Once the FAFSA is completed, you can apply online for Parent PLUS loans at StudentLoans.gov, where you will be asked to submit certain information, such as the school to which your dependent student is applying, the student’s information, and your personal and employment information. This information is sent on to the school, which will process your application and decide if you are eligible for a Parent PLUS loan.

Some schools, however, use a different application process. That information will be given to you once you select the school from the StudentLoans.gov list, in which case you should contact the school’s financial aid office to find out how to request a Parent PLUS loan.

In addition, you must complete a PLUS Master Promissory Note for the loan, which, essentially, is a legal document that makes it your responsibility (not your dependent student’s) to pay back all the Parent PLUS loans you receive, plus interest and fees.

The Parent PLUS application takes about 20 minutes, and must be completed in a single session.

4. What is the interest rate?

The interest rate is dependent on the date on which the loan is first disbursed or paid out. For loans first disbursed on or after July 1, 2018, and before July 1, 2019, the rate is 7.6%.

The interest rate is a fixed rate, meaning that the rate doesn’t change, so your monthly payments will always be the same amount. Knowing how much you need to pay each month will help you with your budget.

The interest rate is set every July 1 according to federal law.

5. Are there any other costs?

Parent PLUS loans come with a loan fee, which is a percentage of the loan amount and is dependent on the date on which the loan is first disbursed. For loans first disbursed on or after October 1, 2018, and before October 1, 2019, the percentage is 4.248%.

The loan fee is deducted from each loan disbursement, in proportion to the amount disbursed.

6. How much can you borrow?

Since Parent PLUS loans are meant to be used only for educational purposes, the maximum loan amount for an academic year is determined by the costs of your dependent student’s school minus other financial aid he or she gets.

Your dependent student’s school will determine the type of loan he or she gets, if any, and the actual loan amount.

7. How will you receive your loan?

The funds will go directly to your dependent student’s school account to be applied against tuition, fees, room and board, and other school charges. If there are extras, the school will send them to you, so you can pay other education expenses for your dependent student, or give them to your dependent student with your permission.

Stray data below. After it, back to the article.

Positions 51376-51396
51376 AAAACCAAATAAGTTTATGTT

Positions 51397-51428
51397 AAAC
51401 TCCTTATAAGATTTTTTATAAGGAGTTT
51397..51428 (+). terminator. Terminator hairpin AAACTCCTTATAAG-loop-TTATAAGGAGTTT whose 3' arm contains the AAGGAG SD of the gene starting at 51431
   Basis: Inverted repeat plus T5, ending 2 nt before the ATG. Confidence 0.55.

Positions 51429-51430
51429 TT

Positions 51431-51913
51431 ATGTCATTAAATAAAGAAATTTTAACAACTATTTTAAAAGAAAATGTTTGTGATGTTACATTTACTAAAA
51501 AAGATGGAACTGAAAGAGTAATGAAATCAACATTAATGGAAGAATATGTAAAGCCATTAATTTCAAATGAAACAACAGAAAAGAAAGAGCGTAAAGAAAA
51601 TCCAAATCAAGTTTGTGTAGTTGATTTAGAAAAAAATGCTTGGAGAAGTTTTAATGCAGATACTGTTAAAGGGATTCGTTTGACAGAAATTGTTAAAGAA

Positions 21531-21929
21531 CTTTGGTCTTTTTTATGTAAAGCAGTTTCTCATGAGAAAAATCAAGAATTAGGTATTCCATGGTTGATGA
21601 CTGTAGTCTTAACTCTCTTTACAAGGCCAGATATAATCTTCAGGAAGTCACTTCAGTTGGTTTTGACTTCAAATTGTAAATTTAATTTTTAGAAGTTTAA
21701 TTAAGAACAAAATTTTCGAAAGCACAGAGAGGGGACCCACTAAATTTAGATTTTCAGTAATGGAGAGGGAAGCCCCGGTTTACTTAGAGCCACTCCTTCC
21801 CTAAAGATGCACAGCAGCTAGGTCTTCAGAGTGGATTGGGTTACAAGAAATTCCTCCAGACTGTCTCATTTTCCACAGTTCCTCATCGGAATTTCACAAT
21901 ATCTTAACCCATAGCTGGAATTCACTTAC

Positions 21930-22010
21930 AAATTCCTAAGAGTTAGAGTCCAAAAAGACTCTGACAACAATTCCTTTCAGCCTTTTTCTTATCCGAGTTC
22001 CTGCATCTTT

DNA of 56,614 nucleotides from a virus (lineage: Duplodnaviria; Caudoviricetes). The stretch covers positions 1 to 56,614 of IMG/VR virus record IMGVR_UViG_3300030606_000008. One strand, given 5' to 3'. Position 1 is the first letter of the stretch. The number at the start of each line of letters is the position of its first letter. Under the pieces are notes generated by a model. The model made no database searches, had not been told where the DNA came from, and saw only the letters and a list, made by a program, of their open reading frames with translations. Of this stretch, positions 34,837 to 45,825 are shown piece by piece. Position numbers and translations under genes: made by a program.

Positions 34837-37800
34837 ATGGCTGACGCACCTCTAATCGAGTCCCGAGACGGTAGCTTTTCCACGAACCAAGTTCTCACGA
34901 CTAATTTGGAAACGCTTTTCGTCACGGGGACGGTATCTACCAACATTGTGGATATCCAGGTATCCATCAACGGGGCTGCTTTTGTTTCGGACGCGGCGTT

8. What if you have an adverse credit history?

As mentioned above, a credit check is required for Parent PLUS loans. When your credit is pulled, banks and institutions can see your credit history. While your loan approval is not contingent on your credit score, an adverse credit history could impact your application.

But, you may still qualify if you:

  1. Find an endorser, meaning another creditworthy individual who agrees to repay the loan if you fail to repay it; or
  2. Show evidence of extenuating circumstances for your adverse credit history to the Department of Education.

In addition, you must complete the PLUS Credit Counseling process, which will take about 20-30 minutes.

9. What if your application is turned down?

If your application is denied, your dependent student may become eligible for the same Direct Unsubsidized Loan limits available to independent students. So, your dependent student may be able to borrow up to $4,000 more in Direct Unsubsidized Loans if he or she is a freshman or sophomore, and up to $5,000 more if he or she is a junior or senior.

Your dependent student should immediately contact the school’s financial aid office to explain the situation and ask for a higher limit on his or her Direct Unsubsidized Loan.

10. Can you defer payments?

Parent PLUS borrowers have to start making payments once the loan is fully disbursed. Your assigned loan servicer will contact you when your first payment is due. But, you have the option to defer your payments under these conditions:

  1. while your dependent student is enrolled at least half-time; and
  2. for an additional 6 months after your dependent student graduates, leaves school, or drops below half-time enrollment.

You can submit your request for deferment as part of your application process, or by contacting your assigned loan servicer.